To understand its full force and meaning we must place ourselves in the position of the persons to whom this parable was told; surround ourselves with the social, political and religious laws and influences that hedged them in. Under the Mosaic law the father remained at the head of the household until his death, lawgiver, judge and priest. The command to obey father and mother was not confined to persons under twenty-one years of age, but rested upon all who had father or mother. When Isaac at the command of Abraham went with him to the mount to be offered as a sacrifice, he was not a youth, a stripling, but a mature man forty years of age and upwards. The entire earnings of the joint family belonged to the father as long as he lived, to be disposed of at his pleasure. Upon his death it was divided under fixed and definite laws governing the distribution of estates of inheritThose laws gave the father a right to dispose of a portion of his estate by will. But no son had a right to any of the family property during the life-time of his father, and it was his duty to remain under the control and direction of that father.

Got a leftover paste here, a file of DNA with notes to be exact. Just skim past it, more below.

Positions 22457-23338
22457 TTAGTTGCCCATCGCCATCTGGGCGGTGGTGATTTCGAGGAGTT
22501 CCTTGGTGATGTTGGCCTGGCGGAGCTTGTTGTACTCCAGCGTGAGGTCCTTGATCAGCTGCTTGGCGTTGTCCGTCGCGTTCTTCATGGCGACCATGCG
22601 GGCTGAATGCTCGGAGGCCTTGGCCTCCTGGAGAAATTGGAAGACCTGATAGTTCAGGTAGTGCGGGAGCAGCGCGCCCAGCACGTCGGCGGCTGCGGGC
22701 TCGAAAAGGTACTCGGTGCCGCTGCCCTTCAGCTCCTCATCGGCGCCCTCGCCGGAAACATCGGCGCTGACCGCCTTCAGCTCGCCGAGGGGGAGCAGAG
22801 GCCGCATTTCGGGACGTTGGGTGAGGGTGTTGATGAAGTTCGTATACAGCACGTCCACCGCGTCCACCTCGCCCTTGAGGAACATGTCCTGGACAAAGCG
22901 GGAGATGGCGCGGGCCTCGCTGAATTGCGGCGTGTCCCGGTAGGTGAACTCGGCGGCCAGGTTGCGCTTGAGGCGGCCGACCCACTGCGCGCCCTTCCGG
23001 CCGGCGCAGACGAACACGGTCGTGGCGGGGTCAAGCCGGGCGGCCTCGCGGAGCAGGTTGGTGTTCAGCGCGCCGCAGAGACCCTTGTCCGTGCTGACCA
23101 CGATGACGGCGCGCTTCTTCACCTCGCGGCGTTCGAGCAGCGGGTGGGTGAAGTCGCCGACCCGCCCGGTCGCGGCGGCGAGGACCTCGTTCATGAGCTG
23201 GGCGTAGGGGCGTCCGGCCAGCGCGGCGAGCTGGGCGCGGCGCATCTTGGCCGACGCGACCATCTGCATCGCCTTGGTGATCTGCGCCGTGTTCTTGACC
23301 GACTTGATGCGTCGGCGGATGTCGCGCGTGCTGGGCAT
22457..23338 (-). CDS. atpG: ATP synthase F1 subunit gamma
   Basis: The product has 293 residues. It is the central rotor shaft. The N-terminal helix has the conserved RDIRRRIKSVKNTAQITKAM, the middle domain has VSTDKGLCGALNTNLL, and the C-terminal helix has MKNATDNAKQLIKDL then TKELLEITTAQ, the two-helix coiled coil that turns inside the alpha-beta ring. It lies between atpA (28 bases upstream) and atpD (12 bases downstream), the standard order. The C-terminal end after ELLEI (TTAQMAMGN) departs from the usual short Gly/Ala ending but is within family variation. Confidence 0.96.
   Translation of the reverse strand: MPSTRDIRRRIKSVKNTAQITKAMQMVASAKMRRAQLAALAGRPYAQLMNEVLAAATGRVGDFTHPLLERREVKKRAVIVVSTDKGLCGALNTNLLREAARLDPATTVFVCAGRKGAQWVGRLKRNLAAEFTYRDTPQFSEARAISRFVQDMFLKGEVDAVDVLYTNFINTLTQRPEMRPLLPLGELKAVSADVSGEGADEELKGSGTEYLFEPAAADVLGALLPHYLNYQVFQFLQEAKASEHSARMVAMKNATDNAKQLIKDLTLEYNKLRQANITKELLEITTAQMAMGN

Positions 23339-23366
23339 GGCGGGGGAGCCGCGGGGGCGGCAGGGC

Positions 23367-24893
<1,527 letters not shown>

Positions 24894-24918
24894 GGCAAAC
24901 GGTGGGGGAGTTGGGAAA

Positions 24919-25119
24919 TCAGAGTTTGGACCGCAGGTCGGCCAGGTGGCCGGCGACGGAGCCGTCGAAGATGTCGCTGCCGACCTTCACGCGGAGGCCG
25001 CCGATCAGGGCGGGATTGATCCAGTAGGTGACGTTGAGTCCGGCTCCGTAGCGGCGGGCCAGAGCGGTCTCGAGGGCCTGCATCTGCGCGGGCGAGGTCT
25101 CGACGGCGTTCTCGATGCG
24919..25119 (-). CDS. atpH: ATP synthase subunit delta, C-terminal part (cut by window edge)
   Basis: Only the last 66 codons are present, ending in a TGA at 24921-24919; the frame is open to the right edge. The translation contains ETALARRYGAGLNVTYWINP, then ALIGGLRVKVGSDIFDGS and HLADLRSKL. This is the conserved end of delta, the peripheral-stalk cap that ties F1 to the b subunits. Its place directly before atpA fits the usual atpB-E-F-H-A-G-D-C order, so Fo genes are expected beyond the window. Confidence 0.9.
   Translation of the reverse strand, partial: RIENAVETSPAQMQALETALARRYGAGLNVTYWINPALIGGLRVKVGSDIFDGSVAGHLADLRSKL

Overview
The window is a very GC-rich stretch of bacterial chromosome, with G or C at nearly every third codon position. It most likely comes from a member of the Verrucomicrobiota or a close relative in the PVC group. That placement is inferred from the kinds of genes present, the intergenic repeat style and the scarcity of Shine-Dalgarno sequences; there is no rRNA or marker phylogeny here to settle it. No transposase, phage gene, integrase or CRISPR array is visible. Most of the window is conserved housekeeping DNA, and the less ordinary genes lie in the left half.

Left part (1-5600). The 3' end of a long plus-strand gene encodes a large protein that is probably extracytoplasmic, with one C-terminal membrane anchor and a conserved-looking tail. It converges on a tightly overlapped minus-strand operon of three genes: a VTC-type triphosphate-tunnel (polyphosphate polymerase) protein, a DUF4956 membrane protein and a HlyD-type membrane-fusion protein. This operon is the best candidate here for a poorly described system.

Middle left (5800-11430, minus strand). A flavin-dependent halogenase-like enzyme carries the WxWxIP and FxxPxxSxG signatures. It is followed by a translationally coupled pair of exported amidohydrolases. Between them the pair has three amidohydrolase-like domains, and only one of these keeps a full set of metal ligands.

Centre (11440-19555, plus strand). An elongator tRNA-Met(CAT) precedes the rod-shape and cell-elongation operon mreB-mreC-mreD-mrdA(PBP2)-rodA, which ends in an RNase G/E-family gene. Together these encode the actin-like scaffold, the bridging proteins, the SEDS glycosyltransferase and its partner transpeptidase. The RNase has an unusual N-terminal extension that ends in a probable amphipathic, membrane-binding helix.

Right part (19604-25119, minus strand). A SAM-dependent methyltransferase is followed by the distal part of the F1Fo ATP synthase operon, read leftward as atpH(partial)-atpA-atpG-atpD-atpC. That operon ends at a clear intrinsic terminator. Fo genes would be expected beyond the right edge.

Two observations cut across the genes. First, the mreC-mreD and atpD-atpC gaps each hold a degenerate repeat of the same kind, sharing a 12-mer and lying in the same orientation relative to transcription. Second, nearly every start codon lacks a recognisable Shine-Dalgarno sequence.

All those laws and customs were perfectly familiar to those who listened to this parable. They understood that this younger son had no right to a portion of his father's living and no right to be emancipated from his father's control. Indeed, that so far as the law and filial duty were concerned, he was required to remain in his father's household, subject to his father's commands. It was, therefore, plain to them that when the younger son made the request, "give me the portion